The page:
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Author: Subject: Benzhydrol--->bromodiphenylmethane
Bitburger
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[*] posted on 13-9-2011 at 06:04
Benzhydrol--->bromodiphenylmethane


I try to prepare alpha-bromodiphenylmethane from the commercial available benzhydrol. My first attempt was done using NaBr and excess conc. phosphoric acid. This wasn't a good idea because of the facile formation of the corresponding polyphosphates which are formed at higher temperature and the formation of a brown tar-like substance which was also soluble in DCM.

Second attempt was done by using ether as a solvent, 36% sulphuric acid and NaBr. All reagents where used in stochiometric proportions and 200 mL ether was added so that the reaction itself was homogenous. Reflux it for 10 hours. Excess water (from sulphuric acid) was removed with dried magnesium sulphate. The ether was distilled over but than the mixture rapidly becomes darker and darker at higher temperatures. I stopped at 120°C and the residu was a blood red liquid with solid magnesium sulphate and maybe also some solid bromodiphenylmethane and benzhydrol..

The red resdual liquid created some fumes when exposed to air. So, it's hygroscopic and might react with water in the air.

The magnesium sulphate was separated out of the residual mixture by using toluene to wash my bromodiphenylmethane. The toluene had a brown colour and evaporation at room temperature couldn't be reached to obtain pure bromodiphenylmethane (mp.45°C, bp. 184°C 20mmHg)

I suggest that bromodiphenylmethane is a stong nucleophile itself and attacks the benzhydrol at higher temperatures, thus creating the corresponding ether:

What causes the brown colour in the bromination of benzhydrol?

benzhydrol side rxn.jpg - 14kB




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not_important
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[*] posted on 13-9-2011 at 06:38


As I recall benzyl alcohol will react with cold concentrated aqueous HCl, O'd expect similar from benzhydrol and HBr(aq). So skip the heating, perhaps make the HBr using H3PO4 then distilling off the constant boiling acid for use in the conversion.
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smuv
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[*] posted on 13-9-2011 at 21:53


My thoughts:

1.Don't do stochiometric proportions, should be an excess of HBr.
2.Ether is an iffy solvent, as it is cleaved by acid in the presence of good nulceophiles (bromide is good enough).
3. The side product you mention, even if it did form (which it certainly would be very minor) would react under the reaction conditions to form the desired product.
4. You have to understand that these are SN1 reactions. Pick conditions accordingly.


And I second everything not important said, but if HBr is not available I think that HBr generated in situ is viable.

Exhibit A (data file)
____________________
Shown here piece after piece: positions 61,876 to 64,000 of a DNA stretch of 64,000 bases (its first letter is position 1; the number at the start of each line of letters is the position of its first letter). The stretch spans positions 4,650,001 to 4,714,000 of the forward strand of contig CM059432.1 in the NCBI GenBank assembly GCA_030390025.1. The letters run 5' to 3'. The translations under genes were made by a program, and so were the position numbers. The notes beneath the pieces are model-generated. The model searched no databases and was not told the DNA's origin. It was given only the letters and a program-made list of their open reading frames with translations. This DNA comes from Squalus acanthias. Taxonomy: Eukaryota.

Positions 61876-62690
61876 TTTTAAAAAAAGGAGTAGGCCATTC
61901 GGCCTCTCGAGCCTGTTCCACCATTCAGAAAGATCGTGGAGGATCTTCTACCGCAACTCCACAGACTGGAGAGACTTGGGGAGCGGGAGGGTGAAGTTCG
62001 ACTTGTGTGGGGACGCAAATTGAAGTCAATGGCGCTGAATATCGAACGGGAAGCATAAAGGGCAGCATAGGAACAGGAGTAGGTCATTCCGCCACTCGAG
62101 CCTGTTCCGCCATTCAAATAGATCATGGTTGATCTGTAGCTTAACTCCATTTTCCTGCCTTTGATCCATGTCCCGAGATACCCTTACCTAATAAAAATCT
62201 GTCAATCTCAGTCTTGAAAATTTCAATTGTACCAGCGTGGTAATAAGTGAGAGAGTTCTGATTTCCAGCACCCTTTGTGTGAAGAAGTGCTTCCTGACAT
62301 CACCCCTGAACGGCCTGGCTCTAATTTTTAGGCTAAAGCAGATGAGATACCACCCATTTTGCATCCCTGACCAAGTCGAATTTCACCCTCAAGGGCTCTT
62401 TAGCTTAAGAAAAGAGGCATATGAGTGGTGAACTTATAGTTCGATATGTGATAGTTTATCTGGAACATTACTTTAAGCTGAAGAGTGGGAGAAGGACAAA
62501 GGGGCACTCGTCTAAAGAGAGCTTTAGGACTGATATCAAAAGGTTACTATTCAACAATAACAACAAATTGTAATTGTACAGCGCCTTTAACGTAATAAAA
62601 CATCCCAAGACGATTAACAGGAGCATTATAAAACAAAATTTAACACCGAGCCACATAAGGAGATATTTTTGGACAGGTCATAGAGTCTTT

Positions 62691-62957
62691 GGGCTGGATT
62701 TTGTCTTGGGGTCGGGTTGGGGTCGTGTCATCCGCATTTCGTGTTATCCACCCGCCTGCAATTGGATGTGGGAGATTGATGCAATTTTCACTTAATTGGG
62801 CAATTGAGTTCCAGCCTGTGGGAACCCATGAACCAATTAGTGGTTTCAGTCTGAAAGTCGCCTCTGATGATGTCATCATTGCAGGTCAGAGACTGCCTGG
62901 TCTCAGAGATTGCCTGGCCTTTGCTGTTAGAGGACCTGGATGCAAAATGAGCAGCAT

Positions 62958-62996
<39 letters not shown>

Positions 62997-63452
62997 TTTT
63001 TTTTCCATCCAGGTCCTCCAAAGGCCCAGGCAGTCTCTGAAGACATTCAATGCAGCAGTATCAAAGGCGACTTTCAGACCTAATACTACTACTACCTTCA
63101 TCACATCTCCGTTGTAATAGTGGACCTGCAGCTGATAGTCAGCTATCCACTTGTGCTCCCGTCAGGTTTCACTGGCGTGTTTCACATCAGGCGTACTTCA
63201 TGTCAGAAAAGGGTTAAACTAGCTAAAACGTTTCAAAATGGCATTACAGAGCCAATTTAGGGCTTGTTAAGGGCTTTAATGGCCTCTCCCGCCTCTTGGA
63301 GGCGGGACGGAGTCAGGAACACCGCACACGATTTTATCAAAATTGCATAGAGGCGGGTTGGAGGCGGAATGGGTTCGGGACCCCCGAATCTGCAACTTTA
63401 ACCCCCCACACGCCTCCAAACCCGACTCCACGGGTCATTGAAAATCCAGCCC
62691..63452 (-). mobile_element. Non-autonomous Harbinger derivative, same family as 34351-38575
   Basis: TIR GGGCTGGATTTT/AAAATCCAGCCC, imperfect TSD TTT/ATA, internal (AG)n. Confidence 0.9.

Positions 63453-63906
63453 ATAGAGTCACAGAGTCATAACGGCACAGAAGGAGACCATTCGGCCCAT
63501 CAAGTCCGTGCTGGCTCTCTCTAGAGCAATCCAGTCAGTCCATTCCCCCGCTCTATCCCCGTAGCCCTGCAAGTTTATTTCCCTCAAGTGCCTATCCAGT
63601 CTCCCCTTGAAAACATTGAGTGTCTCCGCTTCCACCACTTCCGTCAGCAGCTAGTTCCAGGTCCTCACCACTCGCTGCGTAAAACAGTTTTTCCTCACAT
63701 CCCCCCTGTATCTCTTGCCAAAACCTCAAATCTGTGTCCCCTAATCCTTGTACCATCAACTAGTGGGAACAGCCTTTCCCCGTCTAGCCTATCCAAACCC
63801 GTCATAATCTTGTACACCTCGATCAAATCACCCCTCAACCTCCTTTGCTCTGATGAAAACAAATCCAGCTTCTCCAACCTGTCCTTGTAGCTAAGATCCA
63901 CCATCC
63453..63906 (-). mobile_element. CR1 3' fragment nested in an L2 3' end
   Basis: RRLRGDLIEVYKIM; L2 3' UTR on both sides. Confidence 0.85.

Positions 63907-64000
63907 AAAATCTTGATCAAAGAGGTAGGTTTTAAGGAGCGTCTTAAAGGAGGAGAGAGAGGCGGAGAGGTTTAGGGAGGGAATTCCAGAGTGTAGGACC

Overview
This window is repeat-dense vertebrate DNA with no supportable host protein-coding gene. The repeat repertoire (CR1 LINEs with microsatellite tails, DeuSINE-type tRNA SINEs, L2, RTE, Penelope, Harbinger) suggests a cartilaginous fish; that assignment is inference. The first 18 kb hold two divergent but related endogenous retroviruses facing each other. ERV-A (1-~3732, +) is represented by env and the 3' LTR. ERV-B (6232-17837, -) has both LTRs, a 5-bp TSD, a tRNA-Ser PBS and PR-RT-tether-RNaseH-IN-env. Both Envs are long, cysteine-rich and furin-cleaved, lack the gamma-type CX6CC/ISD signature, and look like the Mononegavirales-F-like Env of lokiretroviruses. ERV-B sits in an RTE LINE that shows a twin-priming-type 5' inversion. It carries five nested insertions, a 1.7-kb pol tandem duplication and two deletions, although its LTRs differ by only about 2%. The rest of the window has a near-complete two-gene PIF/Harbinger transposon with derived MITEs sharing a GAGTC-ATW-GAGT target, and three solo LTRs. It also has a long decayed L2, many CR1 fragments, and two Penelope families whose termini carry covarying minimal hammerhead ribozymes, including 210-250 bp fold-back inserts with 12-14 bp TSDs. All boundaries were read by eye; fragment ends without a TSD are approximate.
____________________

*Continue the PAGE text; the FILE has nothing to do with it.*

Good Luck!

Edit: I think AcOH would be a reasonable solvent for this rxn. HBr can be made in situ in AcOH, by adding H2SO4 to a suspension of NaBr/KBr with stirring on an ice bath. Do not allow the temp to rise, or more Br2 will be formed. H3PO4 might do the same without any Br2 formation, I simply have never done it....

[Edited on 9-14-2011 by smuv]




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[*] posted on 14-9-2011 at 06:31


You haven't subjected the raction mixture to an aqueous workup to remove excess acid and bromide (it may not have gone to completion). Distillation to 120*C to remove the solvent is way over the top, and in combination with my previous point, allows for the formation of elemental bromine, or dehydration/oxidation of the organics by sulfuric acid or bisulfate. You havent stated the proportions used, but assuming you used 36% H2SO4 and 200ml ether was sufficient to make the reaction homogenous, I suspect it was rather small scale indeed (cf miscibility of water with ether).
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Bitburger
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[*] posted on 14-9-2011 at 09:51


I don't think that it is a good idea to use water to remove excess H2SO4 which didn't react. Sure, there is some sulphuric acid in the mixture at the end. But H2O and hydroxide ions should react quite easy with the bromodiphenylmethane to give (again) the corresponding alcohol...

Solid NaOH didn't react with the mixture.

The last part of the post makes sense. 120°C was way too much and causes idd the formation of bromine which explains the brown red colour.

I HAVE to repeat it again but now at lower temperatures. Maybe I can use a organic base instead to neutralize H2SO4 at the end?




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not_important
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[*] posted on 14-9-2011 at 21:53


Once again I'd say don't have H2SO4 in the reaction mix, if anything have an excess of the alkali bromide.

Supporting information that describes making various substituted a-chlorodiphenylmathanes. Could provide useful information.


[Edited on 15-9-2011 by not_important]

Attachment: f500845_s.pdf (306kB)
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